Sometimes the console wars go over the top. Now, people argue about things that don’t matter to blow off steam. I get it. That’s fine. But game arguments can spiral out of control and become console wars.
In these conflicts, crazed fans toss insults at each other like grenades thrown at enemies in a battle. However, the casualties in this video game war are brain cells, not scores of soldiers. The wars become a deadly Molotov cocktail-like mix of game preferences, ignorance and anger.
One can tell when an argument about consoles has spiraled out of control. There is no more reason. No love for others. Total war destroys all of these. Gamers in these wars have an unhealthy love of machines and spew venom on others. That is what defines a console war.
This unhealthy love is nothing new. Console wars have raged for many years, and they have intensified as we await the release of the new machines. Microsoft’s policy reversals and rumours about boxes have given hawkish gamers the chance to start a battle. These hawks have a simple rallying cry: “My next-gen console is better than yours.”
However, gamers cannot say yet that one next-gen console is better than the other. The reason is simple: the consoles are not available yet. Some might counter that we know much about these consoles already, but we still have much to learn. And the console makers could make drastic changes to their machines after we buy them.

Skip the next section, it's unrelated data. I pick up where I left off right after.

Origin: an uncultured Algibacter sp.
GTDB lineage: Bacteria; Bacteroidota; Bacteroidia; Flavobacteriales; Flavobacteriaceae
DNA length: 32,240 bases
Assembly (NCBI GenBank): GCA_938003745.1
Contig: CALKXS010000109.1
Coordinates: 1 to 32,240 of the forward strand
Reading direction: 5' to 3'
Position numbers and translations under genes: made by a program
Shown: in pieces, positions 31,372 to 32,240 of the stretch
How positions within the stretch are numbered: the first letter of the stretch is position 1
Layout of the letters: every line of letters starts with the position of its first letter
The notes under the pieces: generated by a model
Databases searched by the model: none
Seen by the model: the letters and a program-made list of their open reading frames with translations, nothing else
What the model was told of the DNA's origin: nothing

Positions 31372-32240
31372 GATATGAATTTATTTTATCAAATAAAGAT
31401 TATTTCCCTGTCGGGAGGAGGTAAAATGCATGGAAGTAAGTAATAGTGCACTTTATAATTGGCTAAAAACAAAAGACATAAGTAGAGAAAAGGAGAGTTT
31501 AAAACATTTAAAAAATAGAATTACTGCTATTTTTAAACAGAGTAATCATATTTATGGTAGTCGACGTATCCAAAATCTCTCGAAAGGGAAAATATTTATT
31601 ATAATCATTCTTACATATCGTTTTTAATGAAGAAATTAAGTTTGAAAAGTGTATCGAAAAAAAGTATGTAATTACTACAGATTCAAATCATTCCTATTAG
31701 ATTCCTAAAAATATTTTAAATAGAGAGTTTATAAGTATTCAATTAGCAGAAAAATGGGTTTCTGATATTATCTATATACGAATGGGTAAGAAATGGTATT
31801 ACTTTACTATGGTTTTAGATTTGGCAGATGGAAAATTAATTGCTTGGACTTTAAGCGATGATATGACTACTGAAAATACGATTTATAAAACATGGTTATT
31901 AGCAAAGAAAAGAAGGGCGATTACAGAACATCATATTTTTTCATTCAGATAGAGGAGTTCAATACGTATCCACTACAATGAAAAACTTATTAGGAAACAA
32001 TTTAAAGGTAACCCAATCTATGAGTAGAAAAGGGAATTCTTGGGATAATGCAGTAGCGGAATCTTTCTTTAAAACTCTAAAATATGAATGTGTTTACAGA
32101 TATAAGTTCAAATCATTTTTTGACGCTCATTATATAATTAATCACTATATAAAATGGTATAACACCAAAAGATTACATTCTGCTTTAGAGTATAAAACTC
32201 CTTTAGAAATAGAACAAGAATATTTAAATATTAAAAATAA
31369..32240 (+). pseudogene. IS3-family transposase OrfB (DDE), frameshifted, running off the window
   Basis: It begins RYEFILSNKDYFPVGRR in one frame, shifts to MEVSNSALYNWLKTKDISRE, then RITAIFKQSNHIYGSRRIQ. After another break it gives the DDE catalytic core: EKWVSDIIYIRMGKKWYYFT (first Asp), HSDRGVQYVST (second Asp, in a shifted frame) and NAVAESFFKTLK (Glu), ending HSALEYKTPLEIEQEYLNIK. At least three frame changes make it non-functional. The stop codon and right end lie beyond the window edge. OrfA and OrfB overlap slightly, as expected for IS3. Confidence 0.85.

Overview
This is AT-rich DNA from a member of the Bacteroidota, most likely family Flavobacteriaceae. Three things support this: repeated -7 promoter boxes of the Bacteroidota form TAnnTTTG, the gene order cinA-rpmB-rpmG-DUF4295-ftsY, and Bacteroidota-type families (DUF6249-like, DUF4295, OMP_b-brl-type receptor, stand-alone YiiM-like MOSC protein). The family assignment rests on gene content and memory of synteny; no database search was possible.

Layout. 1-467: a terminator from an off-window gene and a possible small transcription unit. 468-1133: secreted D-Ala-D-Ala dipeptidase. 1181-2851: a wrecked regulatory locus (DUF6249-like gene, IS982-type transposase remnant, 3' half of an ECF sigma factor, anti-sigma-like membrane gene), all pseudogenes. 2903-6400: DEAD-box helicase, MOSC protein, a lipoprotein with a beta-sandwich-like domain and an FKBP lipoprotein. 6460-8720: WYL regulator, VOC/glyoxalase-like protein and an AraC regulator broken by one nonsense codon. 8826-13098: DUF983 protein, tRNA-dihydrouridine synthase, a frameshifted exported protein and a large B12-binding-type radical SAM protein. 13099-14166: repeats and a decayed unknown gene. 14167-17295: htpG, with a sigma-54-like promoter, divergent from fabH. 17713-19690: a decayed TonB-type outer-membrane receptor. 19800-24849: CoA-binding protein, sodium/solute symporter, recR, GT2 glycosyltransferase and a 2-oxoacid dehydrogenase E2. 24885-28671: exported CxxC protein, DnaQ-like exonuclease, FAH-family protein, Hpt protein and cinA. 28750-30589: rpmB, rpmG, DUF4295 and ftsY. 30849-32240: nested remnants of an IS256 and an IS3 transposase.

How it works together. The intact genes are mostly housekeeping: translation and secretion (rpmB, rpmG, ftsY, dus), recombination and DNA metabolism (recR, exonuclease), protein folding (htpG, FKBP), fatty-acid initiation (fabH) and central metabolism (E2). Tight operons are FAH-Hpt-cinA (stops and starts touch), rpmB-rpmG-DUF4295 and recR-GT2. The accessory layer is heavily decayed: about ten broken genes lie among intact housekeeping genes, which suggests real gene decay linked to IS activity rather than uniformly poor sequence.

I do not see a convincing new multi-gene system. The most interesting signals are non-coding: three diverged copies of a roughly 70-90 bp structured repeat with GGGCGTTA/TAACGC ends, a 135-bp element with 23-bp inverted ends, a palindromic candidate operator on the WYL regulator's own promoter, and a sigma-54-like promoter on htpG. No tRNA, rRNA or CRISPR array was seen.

How could anyone argue about “the best console” until they have played all the machines? After they’ve tried all the consoles, and maybe after they’ve waited until the end of that generation, gamers can then ask some questions. Gamers could ask themselves if Sony, Microsoft or Nintendo, did what they set out to do. Did they keep their promises?
Of course, a good part of this assessment involves games, not just boxes. We can talk about boxes all we want. But at the end of the day, gamers are – surprise! – enamored with games. At the very least, wait until the games come out before you judge the consoles.
Even after the games come out, it may take many years of hindsight before you can say one console was “better” than another. And then you still have to figure out standards to judge these machines.
The console wars are pointless. The opponents in these conflicts can agree they both love video games. Instead of arguing, these people could discuss their love for games. Better yet, they could spend time playing together and lay down their arms. I’m sure most people prefer fun over war.